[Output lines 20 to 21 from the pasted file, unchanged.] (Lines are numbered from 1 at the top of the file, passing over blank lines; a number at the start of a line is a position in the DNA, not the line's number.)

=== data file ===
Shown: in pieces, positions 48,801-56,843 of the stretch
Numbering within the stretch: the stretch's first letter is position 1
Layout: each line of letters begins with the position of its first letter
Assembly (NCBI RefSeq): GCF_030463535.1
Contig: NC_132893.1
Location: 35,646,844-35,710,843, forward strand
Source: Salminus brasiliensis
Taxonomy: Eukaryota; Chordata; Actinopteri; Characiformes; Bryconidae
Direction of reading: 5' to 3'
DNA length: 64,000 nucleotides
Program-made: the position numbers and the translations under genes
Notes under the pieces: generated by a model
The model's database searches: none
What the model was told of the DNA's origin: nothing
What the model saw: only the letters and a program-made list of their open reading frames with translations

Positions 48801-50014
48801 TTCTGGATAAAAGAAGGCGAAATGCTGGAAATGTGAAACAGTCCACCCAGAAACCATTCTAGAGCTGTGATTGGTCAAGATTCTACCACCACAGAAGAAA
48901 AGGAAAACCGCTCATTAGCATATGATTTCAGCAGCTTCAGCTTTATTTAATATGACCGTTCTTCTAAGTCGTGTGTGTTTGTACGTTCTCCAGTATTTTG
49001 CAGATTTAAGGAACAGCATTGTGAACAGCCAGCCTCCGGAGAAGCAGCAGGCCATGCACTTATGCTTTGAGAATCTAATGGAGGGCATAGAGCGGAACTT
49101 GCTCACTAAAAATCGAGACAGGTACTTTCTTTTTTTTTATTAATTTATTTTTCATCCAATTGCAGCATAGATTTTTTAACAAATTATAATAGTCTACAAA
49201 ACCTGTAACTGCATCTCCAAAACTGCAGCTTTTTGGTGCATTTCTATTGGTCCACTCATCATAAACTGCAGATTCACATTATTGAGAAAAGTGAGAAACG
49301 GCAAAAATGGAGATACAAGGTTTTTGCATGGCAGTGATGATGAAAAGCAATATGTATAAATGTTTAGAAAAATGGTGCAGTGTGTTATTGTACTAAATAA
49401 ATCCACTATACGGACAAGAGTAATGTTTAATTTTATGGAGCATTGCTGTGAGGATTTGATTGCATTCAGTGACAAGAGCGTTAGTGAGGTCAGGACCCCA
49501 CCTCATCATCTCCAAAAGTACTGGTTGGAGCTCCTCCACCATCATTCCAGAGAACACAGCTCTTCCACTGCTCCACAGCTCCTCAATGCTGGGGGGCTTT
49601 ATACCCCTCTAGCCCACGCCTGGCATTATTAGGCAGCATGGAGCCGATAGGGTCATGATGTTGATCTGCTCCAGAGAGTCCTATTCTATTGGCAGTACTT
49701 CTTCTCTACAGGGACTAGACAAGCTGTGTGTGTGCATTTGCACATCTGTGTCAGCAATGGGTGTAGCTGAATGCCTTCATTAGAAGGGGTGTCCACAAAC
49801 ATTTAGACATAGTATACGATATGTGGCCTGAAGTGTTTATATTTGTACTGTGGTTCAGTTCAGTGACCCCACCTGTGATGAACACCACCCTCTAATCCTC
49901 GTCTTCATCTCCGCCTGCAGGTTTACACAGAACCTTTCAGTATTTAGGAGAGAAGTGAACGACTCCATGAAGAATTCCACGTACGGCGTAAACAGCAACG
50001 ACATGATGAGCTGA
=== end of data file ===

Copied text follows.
49101 GCTCACTAAAAATCGAGACAGGTACTTTCTTTTTTTTTATTAATTTATTTTTCATCCAATTGCAGCATAGATTTTTTAACAAATTATAATAGTCTACAAA
49201 ACCTGTAACTGCATCTCCAAAACTGCAGCTTTTTGGTGCATTTCTATTGGTCCACTCATCATAAACTGCAGATTCACATTATTGAGAAAAGTGAGAAACG